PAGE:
The first, dating from 8 August, tells the story of an unfortunate tiger shark which ended up in the nets of a local fishing boat and “didn’t survive” – although the exact nature of its demise isn’t spelled out. The poor animal was brought to shore where the locals ended up cutting it up for their tables and, in the process of doing so, discovered 26 live baby sharks inside the dead female. After a bit of a struggle a number of locals succeeded in freeing these baby sharks back into their “natural environment” – the lagoon at Blue Bay, with one local expert estimating that about 50% of them would survive.
The second appeared later the same day in a different local journal describing how a number of sharks had been found in the lagoon – normally, I believe, shark-free and a playground for tourists with all sorts of water-sports on offer. The local police assured the reader that here was no cause for concern as they were just “of a small size”.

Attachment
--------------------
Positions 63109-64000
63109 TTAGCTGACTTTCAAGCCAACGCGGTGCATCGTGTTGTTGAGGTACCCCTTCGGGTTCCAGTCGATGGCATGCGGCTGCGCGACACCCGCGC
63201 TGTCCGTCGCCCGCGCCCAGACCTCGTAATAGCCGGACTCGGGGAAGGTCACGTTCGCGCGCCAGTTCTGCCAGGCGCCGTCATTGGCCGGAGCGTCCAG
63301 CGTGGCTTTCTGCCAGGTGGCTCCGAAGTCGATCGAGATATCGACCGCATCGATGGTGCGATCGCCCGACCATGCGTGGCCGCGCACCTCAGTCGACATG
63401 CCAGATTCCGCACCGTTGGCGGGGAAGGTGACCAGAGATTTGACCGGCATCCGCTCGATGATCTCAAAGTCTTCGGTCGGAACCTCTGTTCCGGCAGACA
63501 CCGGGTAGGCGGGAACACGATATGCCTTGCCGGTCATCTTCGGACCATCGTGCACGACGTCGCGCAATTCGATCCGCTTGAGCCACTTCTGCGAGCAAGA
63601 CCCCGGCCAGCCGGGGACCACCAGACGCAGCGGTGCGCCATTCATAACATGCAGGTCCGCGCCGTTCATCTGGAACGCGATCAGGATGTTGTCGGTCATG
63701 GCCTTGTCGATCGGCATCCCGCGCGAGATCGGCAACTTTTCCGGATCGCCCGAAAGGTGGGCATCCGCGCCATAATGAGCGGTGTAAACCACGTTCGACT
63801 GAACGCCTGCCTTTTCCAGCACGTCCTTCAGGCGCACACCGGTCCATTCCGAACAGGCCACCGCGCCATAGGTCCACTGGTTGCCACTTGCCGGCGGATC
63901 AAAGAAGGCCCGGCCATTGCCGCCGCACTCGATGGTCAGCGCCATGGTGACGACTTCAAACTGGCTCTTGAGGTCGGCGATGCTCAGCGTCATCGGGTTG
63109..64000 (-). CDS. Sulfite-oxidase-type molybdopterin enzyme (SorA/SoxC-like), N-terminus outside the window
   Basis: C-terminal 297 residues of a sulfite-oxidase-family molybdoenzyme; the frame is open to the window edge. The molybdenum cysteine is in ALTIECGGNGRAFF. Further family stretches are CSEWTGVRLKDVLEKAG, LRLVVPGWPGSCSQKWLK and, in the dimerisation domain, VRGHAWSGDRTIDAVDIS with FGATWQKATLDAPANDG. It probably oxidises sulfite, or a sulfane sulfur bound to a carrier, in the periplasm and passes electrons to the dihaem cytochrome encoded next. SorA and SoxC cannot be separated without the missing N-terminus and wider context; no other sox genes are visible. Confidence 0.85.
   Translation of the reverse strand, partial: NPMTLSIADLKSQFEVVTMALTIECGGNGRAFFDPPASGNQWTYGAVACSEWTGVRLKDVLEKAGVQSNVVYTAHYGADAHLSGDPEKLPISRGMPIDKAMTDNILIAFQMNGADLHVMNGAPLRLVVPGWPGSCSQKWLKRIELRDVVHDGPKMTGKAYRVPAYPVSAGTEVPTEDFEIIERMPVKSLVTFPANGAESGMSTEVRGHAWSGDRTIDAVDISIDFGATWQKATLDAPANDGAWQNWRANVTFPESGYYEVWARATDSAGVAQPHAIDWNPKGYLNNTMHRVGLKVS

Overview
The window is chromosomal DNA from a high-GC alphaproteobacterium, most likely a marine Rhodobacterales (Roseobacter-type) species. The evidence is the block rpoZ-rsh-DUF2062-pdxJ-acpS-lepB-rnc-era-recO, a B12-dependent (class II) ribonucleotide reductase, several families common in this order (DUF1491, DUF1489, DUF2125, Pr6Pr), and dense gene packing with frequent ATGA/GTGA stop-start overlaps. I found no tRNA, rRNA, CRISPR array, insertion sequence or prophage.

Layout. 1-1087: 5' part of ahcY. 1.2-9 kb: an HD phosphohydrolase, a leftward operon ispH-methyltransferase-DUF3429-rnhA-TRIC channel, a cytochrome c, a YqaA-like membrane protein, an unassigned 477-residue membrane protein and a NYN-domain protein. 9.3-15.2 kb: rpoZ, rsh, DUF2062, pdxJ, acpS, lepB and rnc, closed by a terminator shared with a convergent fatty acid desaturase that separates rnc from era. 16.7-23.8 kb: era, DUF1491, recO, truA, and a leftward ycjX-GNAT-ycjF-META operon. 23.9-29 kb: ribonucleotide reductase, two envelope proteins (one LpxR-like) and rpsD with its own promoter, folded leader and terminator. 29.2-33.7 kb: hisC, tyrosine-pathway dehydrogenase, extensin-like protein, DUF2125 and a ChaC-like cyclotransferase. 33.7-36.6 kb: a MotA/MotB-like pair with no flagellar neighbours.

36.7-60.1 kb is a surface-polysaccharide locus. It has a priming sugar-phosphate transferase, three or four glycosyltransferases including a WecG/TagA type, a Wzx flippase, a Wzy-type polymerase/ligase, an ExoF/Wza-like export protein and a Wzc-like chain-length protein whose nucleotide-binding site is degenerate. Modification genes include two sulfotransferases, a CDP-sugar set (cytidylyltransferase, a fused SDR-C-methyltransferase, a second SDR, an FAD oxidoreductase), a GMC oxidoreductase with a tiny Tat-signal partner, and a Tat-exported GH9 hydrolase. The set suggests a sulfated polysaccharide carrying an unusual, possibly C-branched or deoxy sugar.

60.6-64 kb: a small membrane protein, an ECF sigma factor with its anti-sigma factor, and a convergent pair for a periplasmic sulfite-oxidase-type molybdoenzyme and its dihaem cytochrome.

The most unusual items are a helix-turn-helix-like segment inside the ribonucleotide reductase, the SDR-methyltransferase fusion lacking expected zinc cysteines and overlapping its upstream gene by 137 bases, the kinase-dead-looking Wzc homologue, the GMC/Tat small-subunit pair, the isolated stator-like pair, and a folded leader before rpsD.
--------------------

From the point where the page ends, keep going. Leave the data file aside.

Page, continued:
Now I don’t currently know very much about the lagoon and it’s ecosystem but I can’t help wondering what the impact of 26 baby sharks will be, in the short term as well as the longer term. Not to mention of course the fate of the 26 babies; will a busy lagoon really be the best environment to assure their survival?
Maybe this will be added to the priorities of the EcoSud organisation? They must have a view as they posted both articles on their Facebook page -without apparent comment. Maybe it’s too political.